Douglas Ross, a junior minister in the Scotland office, said he had “trouble” with the position of Dominic Cummings alleged breach of lockdown rules, which prompted his decision to resign as a Government Minister. Mr Ross said the prime minister’s senior adviser’s explanation of why he travelled during the coronavirus lockdown was based on decisions “others felt were not available to them”.
Mr Ross, the Under Secretary of State for Scotland, said he could not “in good faith” tell his constituents who could not care for sick relatives or say goodbye to dying ones while obeying lockdown rules that Mr Cummings acted appropriately.
The first resignation over the allegations rocking the Government came as Cabinet Office Minister Michael Gove sought to defend his longstanding ally.
Mr Ross said that “while the intentions may have been well-meaning”, Mr Cummings’ interpretation of the rules was “not shared by the vast majority of people”.
Douglas Ross has resigned
In a letter posted on his Twitter account, the Tory MP for Moray wrote: “I have just tendered my resignation from the UK Government and my position as Under Secretary of State for Scotland. Following my re-election as MP for Moray last December, I was honoured to be asked by the Prime Minister to join his Government and take on this role in the Scotland Office.
“It is a position I have relished and one I’ve committed to wholeheartedly since my appointment. There was much I still hoped to do in this role but events over the last few days mean I can no longer serve as a member of this Government.
“I have never met Dominic Cummings so my judgment on this matter has always been open and I accept his statement on Monday afternoon clarified the actions he took in what he felt were the best interests of his family. However, these were decisions many others felt were not available to them.
“As a father myself, my instinct is to always do what is best for my son and wife. We have been fortunate not to have caught this awful virus but, if we did, we are prepared to follow the government advice and stay at home to contain this virus.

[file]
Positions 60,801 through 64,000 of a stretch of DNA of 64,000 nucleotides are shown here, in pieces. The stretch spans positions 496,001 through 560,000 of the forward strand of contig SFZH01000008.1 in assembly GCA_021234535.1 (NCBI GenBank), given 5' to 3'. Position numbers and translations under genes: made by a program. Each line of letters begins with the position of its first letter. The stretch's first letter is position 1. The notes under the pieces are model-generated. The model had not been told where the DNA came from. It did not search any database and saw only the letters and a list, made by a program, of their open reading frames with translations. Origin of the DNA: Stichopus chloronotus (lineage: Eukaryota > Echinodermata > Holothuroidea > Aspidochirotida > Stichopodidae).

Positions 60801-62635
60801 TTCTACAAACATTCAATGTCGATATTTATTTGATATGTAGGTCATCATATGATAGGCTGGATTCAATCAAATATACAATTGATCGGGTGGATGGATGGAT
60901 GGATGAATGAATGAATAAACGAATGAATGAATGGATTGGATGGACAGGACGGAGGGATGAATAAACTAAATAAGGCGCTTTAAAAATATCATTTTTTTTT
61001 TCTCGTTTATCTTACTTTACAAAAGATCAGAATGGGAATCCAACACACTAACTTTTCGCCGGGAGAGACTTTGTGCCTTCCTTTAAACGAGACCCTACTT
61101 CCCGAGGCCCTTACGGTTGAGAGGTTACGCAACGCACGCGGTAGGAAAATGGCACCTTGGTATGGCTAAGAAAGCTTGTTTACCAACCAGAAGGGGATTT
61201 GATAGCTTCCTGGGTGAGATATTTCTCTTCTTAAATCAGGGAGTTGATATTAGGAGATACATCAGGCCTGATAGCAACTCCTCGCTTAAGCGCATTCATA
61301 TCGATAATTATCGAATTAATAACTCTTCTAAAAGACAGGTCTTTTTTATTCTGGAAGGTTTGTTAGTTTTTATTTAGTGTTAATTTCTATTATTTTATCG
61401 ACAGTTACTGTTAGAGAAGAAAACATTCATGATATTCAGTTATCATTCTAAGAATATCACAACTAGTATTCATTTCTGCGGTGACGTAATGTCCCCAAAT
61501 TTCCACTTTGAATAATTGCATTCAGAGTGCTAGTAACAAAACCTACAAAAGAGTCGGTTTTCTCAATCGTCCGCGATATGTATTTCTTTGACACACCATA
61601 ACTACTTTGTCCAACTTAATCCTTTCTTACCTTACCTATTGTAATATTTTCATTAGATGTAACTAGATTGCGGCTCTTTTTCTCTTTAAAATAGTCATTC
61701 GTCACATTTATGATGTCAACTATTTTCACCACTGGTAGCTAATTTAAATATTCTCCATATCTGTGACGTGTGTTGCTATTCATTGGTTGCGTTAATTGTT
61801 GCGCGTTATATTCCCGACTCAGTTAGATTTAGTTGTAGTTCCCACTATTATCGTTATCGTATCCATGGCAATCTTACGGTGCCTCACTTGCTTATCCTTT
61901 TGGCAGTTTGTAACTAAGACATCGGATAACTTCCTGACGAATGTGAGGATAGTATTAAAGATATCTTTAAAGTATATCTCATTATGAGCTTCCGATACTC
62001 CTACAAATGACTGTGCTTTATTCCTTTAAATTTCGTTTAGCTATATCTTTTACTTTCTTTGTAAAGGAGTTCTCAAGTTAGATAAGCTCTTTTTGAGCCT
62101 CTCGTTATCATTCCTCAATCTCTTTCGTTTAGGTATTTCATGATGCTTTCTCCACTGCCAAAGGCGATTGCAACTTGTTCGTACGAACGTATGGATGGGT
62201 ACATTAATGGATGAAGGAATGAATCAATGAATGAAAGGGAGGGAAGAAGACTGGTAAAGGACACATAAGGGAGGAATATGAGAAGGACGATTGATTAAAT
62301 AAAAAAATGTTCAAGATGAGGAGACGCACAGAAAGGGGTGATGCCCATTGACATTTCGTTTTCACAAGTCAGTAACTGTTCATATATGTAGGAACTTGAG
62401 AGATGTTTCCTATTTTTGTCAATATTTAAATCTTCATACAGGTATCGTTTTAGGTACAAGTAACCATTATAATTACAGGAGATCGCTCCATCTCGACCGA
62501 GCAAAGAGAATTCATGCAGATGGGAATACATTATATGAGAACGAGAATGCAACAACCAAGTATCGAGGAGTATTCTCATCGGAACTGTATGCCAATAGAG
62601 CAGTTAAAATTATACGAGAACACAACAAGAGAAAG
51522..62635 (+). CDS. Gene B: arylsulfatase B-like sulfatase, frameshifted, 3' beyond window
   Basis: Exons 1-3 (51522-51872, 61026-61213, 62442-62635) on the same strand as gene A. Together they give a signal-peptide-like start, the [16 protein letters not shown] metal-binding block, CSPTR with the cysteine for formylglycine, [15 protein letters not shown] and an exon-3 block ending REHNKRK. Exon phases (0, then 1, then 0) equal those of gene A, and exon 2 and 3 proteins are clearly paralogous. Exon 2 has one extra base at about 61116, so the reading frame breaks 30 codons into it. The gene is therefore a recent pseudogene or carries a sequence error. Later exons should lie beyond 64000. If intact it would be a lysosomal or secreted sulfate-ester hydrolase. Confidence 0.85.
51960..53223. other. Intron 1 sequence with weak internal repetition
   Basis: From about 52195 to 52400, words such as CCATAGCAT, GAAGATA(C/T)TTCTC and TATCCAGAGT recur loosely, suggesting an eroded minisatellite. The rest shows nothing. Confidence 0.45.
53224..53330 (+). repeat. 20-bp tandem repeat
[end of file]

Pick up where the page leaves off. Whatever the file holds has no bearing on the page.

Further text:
“While the intentions may have been well-meaning, the reaction to this news shows that Mr Cummings’ interpretation of the government advice was not shared by the vast majority of people who have done as the Government asked”I have constituents who didn’t get to say goodbye to loved ones; families who could not mourn together; people who didn’t visit sick relatives because they followed the guidance of the Government.
“I cannot in good faith tell them they were all wrong and one senior adviser to the Government was right.
“This is not a decision I have reached quickly. I have waited to hear all of the information and thought long and hard over this.
‘Leo’s laughing at us!’ Varadkar crisis as Irish leader ignores ADVICE [INSIGHT]
Dominic Cummings POLL: Did Boris Johnson’s top adviser make mistake? [POLL]
Cummings outrage sparks Brexit bias claims as Remainers exploit row [VIDEO]
“I realise both the immediate and long-term implications of my decision to resign from Government.
“While it has been a great privilege to serve as a minister, my first duty is to be a representative and I feel I can best represent my Moray constituents and many across the country who have expressed their feelings about this by resigning as a minister.
“I look forward to continuing to stand up for the people of Moray from the back benches.”
Mr Cummings has sought to defend his decision to drive to County Durham despite the coronavirus lockdown restrictions, saying he believes he behaved “reasonably” and does not regret his actions.
Coronavirus live cases
In a press conference in the rose garden of 10 Downing Street, Mr Cummings said he made the journey because of fears over a lack of childcare if he became incapacitated with the virus, and concerns about his family’s safety.
Mr Cummings declined to apologise for his actions but conceded “reasonable people may well disagree about how I thought about what to do in the circumstances”.
It comes as opposition leaders prepare to meet on Tuesday morning to consider what the “next steps” on Mr Cummings will be.
The SNP’s Westminster leader Ian Blackford reiterated his call for the Prime Minister’s chief adviser to resign over his trip to County Durham in March, saying he had written to Cabinet Secretary Sir Mark Sedwill calling for an investigation into Mr Cummings’s actions.
Published at Tue, 26 May 2020 08:35:00 +0000